I thought it might be time for another anecdote. I recently recounted the story of my spill during "The Nutcracker." This is one from my third season in the company.
We were rehearsing a rather awkward military(ish) piece-complete with camouflage and barets. (not do be confused with "bourrees" which is a French term that is used in ballet technique.) At one point in the piece, there were a series of drag/slides across the floor. These were executed by the man standing behind the woman on the left side of the stage with his hands under her armpits, and she was locked in an erect, board-like stance on two feet. He leaned her far to the left to begin pushing her into a slide with her feet going towards the right. As he approached center, he pulled her upright and leaned her to the right so now he was dragging her with her body tilted head first toward stage right, and this continued to exit offstage. This was accomplished while running.
In our old building, there was a series of floor to ceiling windows that lined the right side of the studio. There were ballet barres that ran along the windows, and below them, on the floor were metal heating/air conditioning vents.
My partner and I are known for many things, but one of our most proud attributes is that we belong to what we named "The Big-Foot Club." (or B.F.C.) I have always been president, and she, vice-president. We share a common bond, for on numerous occasions, our feet have gotten in the way of our normal life tasks. This day was no exception.
I took off full force from stage left. All was well. I lifted her vertically. All was going as planned. As I took her to the right, mayhem ensued. Somehow, my body decided it would be a good idea to place my left foot under both of hers. As I tripped, I freed my foot in time to step over her body, turning her face down to the floor at a forty-five degree angle. Precisely at this moment, fate intervened and placed my right foot under her feet. All of this continued in an extremely graceful bobbling, stumbling manner at approximately fifty-two miles per hour. I struggled for what seemed like a lifetime to get us back on our feet.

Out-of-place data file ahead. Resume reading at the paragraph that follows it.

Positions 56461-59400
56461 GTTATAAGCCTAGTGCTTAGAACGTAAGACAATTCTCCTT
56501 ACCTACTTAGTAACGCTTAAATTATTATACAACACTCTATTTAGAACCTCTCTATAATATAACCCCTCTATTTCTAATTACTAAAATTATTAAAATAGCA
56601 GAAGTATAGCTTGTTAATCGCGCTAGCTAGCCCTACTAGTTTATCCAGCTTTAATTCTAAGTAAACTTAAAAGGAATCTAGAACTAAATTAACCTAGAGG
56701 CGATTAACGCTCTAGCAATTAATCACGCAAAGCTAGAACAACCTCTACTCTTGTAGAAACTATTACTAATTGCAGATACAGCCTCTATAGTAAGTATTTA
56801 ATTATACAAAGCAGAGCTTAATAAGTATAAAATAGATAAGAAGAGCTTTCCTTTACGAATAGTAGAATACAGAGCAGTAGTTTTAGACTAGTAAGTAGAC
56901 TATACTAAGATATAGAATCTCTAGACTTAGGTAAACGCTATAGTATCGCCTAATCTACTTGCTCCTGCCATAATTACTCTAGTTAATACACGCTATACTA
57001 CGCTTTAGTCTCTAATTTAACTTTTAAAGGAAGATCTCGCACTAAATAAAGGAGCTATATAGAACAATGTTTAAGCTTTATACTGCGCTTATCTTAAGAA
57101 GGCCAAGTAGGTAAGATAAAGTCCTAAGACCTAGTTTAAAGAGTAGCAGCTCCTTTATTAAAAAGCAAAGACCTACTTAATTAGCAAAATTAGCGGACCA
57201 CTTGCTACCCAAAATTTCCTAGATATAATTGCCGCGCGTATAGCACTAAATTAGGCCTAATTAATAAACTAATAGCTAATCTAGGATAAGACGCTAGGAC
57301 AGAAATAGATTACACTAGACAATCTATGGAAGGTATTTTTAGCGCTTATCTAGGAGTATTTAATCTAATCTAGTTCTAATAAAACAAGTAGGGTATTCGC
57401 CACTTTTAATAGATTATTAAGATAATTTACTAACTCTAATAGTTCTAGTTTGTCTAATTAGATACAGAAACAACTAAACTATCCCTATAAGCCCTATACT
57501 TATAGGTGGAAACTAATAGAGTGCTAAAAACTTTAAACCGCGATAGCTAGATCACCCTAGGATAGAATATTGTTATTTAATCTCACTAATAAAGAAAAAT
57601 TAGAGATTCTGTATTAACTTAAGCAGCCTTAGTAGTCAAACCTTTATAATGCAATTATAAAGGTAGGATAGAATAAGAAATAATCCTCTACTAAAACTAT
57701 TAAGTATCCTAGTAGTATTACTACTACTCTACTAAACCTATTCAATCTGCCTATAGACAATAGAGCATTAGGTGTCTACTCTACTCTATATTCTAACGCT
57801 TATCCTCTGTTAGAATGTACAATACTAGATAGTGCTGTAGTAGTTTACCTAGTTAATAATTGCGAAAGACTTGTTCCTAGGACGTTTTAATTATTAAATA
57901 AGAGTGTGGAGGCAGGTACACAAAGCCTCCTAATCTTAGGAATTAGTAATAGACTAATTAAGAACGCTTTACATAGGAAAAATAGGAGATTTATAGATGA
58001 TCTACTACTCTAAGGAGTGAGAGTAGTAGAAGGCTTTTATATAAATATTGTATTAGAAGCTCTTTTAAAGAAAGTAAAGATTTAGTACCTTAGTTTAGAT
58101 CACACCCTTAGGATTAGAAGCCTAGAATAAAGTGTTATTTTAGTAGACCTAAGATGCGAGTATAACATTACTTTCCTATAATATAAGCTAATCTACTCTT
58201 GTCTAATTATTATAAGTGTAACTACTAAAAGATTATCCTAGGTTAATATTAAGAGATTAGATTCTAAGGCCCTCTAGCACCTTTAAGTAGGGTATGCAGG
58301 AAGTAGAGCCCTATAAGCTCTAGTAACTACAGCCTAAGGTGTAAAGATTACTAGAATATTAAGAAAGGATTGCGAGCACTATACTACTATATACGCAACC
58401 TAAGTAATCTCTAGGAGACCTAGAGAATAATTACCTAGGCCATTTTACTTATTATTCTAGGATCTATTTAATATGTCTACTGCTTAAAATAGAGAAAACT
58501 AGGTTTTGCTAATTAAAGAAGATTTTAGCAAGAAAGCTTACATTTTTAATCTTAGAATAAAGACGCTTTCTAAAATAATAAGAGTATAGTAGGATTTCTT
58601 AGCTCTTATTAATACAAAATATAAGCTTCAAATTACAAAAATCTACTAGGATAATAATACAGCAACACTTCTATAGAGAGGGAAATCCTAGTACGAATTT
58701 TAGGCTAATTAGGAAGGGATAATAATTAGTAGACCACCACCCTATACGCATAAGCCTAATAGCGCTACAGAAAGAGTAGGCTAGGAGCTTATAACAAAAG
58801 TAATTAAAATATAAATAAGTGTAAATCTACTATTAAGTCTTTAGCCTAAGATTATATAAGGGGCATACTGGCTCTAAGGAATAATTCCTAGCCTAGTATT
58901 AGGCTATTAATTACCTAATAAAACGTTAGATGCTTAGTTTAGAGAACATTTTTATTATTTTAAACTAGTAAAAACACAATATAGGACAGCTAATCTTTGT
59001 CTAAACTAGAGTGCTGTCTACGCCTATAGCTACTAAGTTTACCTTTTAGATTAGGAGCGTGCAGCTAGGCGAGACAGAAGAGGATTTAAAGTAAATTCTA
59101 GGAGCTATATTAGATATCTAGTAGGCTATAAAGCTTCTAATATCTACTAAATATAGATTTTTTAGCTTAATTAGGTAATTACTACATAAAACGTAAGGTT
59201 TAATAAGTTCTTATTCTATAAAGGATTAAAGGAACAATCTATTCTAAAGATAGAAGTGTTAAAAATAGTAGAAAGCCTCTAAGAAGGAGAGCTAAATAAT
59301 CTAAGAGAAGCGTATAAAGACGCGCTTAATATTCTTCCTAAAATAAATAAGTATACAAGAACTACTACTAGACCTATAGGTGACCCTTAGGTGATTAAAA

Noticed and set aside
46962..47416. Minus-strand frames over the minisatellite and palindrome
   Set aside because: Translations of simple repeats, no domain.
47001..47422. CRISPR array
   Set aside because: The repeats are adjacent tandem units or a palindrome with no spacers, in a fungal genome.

Then I saw it. The barre and the window.
When young boys/men are first learning to partner young girls/women, every teacher worth his or her salt preaches one thing. Make the lady look good no matter what. To take it a step further, if something is going wrong, save the lady. Especially in the event of lifts, men are taught to land under the girl if all else fails.
I had always prided myself with my acute knowledge of partnering that only comes with years of meticulous coaching. In that split three year second, I did what came naturally to me. Full with the momentum of the step, I heaved my partner head first under the barre towards the window and landed completely on top of her. Her hands hit the metal vent making the most violent sound that could accompany nothing else but death itself.
Nice job, Matthew.
As we peeled our mangled bodies off of the floor, we soon discovered that we were both in one piece-well, two pieces, naturally. The faces of those around us were momentarily those of people who had just witnessed a car accident, but the room soon erupted with laughter upon the realization that we were relatively unscathed.
Little did I know at the time that moments like these are the ones that define a career. These are what ballet legends are made of. It's not the number of pirouettes one does or how high one jumps that people remember. It's the disasters.
I can say only one thing about this momentous occasion in my ballet history. I owe that young woman my life. She really sacrificed herself for the greater good of my career. Thank you.